Nintendo of America Localizing Itadaki Street Wii, JRPGs Still MIA!

I’ve been adamant of the Wii not being dead yet. Nintendo’s way of presenting it in this year’s E3 has been very poor, though. From Miyamoto’s comments that he’s moving on from the Wii to lack of coverage of the hidden games coming out this year — it’s been a disaster all around. NOA’s silent treatment towards titles such as Xenoblade and The Last Story has been particularly disturbing to hardcore Wii fans, especially since they’re publishing more obscure titles such as Rhythm Heaven outside Japan. Well, I have another piece of news that may excite yet disturb you all. For 20 years Square-Enix have avoided localizing this series outside of Japan because people just might not get it…until now. Thanks to a partnership with NOA, the most recent installment of Itadaki Street for the Wii will hit shelves, now known as Fortune Street outside of Japan. Since the most recent one crosses over Nintendo’s mascots with Square-Enix’s, it makes sense that NOA is handling the localization. What doesn’t make sense is the fact that this bit of news is from the E3 show-floor, yet IGN has just let us know about it weeks after the event. I’m not blaming IGN; I’m blaming Nintendo of America for not letting this fact known. Another weird factor is that Nintendo’s actually taking a risk on a rather obscure Japanese board game series instead of putting more effort towards safer and more consumer-friendly hardcore IPs such as Xenoblade and The Last Story. I’m rather perplexed by the whole situation. Perhaps it’s easier to localize Itadaki Street as opposed to JRPG which are voice and dialogue-heavy. That’s the only logical thing I can think of. But as many JRPG fans know, we actually don’t mind if the voice work stays Japanese as long as there’s English menus and subtitles. I know that Nintendo of America aren’t the best in providing games with solid voice-overs, nor do they have the will to hire talented English voice actors. At this point, I don’t even care about proper localization as long as I get my hands on those JRPGs. For God’s sake, just keep the Japanese voices intact!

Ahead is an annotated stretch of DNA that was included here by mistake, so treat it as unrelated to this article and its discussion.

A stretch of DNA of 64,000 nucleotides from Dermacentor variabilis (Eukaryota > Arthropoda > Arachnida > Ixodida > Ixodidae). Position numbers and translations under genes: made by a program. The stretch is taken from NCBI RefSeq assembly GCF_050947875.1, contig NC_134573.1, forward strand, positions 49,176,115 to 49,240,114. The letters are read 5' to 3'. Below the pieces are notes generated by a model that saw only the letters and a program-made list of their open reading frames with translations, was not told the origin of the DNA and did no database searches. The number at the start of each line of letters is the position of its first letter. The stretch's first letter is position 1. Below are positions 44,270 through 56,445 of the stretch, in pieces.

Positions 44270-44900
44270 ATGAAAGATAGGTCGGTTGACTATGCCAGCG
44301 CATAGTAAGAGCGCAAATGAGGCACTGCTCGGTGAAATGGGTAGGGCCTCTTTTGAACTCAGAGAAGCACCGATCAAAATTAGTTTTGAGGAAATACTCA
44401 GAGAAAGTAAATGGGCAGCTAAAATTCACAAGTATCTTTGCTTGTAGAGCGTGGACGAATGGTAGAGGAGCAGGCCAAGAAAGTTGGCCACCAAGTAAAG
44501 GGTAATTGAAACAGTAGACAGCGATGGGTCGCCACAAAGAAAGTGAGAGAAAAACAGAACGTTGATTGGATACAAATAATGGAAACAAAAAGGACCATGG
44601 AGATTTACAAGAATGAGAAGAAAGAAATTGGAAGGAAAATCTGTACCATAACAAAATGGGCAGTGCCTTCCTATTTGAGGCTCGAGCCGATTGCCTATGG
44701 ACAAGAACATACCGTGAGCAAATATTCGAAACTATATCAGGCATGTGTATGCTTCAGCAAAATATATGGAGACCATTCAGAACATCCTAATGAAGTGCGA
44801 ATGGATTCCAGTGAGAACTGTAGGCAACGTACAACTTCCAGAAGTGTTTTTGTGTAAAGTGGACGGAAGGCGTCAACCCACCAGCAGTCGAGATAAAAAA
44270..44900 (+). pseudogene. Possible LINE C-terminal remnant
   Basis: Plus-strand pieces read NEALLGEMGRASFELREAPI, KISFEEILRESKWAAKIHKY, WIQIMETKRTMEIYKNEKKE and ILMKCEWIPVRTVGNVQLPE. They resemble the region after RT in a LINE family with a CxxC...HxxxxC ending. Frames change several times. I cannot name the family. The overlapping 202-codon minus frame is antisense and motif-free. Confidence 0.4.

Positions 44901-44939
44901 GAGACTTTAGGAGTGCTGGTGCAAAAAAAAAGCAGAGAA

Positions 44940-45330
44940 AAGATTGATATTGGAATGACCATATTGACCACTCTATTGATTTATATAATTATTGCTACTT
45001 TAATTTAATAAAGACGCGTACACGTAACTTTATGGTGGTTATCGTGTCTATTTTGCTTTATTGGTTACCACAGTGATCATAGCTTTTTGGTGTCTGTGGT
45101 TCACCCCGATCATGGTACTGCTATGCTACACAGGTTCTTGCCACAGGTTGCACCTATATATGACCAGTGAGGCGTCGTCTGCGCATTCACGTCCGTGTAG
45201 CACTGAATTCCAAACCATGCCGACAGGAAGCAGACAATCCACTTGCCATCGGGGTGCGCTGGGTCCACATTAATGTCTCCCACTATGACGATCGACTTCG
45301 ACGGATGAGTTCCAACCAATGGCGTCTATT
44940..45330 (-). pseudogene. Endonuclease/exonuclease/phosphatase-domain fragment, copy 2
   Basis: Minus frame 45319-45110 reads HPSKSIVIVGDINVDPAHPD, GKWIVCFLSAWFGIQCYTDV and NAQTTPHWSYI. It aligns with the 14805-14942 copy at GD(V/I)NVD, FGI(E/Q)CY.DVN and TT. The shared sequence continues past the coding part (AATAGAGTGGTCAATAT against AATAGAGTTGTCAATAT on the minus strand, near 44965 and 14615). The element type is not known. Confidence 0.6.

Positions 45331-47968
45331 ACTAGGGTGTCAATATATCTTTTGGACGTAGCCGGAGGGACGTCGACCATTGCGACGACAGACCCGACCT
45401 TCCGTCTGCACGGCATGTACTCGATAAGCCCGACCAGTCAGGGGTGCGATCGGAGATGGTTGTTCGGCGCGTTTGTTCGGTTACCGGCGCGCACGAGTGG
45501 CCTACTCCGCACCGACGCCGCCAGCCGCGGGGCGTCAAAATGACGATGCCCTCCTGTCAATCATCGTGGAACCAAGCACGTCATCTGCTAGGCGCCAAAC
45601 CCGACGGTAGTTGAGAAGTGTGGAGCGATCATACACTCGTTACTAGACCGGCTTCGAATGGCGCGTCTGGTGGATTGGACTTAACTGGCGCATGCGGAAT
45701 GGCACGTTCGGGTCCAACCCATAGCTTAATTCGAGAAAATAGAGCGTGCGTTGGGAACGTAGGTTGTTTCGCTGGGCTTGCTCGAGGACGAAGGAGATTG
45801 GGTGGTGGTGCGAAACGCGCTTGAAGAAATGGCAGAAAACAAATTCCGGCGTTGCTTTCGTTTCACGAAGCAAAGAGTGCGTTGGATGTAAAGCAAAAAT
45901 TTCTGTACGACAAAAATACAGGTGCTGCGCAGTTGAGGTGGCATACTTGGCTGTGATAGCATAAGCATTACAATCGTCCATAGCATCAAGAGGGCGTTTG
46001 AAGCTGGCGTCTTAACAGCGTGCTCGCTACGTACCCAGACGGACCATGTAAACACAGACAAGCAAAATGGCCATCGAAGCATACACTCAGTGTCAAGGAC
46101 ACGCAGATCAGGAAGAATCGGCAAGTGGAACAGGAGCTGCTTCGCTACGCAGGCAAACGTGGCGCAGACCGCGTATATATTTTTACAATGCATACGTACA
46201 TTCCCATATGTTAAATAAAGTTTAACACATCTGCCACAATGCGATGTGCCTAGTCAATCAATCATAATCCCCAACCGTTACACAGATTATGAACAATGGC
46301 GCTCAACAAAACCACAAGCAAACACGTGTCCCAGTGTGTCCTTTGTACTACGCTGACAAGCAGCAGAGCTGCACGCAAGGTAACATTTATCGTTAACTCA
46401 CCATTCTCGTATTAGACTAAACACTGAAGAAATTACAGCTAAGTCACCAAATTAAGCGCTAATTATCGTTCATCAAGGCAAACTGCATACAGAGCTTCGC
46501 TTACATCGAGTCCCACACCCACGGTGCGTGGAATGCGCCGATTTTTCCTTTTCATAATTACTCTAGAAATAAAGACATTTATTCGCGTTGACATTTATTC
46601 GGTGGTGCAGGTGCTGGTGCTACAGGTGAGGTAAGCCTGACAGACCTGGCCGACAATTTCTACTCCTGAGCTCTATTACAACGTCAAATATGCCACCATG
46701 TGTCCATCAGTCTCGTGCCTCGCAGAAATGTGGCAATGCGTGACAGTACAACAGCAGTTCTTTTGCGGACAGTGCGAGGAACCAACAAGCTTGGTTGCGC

Before I forget, IGN’s featurette also highlights another solid games in the works for the Wii: the next installment of Rune Factory by Natsume. While they completely forgot to mention Mario Party 9 and Rhythm Heaven, IGN does a pretty good job in highlighting the remainder of Wii’s line-up.

4 thoughts on “Nintendo of America Localizing Itadaki Street Wii, JRPGs Still MIA!”

  1. I dunno man. JRPG’s are not that good anymore compared to what the Westerns dev’s have been making for a while now. I’m sure some are still a lot of fun to play, but I rather play games from the Western companies over a JRPG.

    1. Agreed. There are a few diamonds in the rough though, Tim. Xenoblade and The Last Story are two of them because they don’t play like your standard JRPGs at all. Xenoblade has all the weight behind the people who made Baten Kaitos, which is still unique to this very day. And The Last Story is made by the guys who made Lost Odyssey, which is by far the best JRPG of this generation because it steps up to western RPGs in many things.

    2. I agree, but to an extent. I think part of it is that a lot of JRPGS have been moved on to handheld platforms. We see a lot of awesome Japanese role-playing games on the DS and PSP, but few on the major consoles, with some exceptions. As for the ones on the console, there are a lot of poor ones (which I’ve mentioned in a different post), but there are some high-quality ones as well, such as Lost Odyssey, Valkyria Chronicles, and Tales of Vesperia. Those are fantastic games. And Xenoblade and Last Story look like quality games too.

      Western-oriented RPGs have definitely overtaken JRPGS in popularity on home consoles, but you have to admit there are lot of terrible Western RPGs too. How many times can we see a generic swords and sorcery medeival fantasy RPG? I loved Dragon Age, but there are a deluge of other games that aren’t so good (like Two Worlds…bleh).

      In short, it’s not that JRPGs are any worse than Western RPGs conceptually, at least in my opinion.

  2. There’s a post I’m working on that everyone should check out if they’re interested in Xenoblade and The Last Story. Basically Nintendo of America purposely left these titles out of E3 because they have no plans to localize them for North America. Go have a look at what the #1 selling game is on Amazon.com and I think you’ll be in for quite a surprise.

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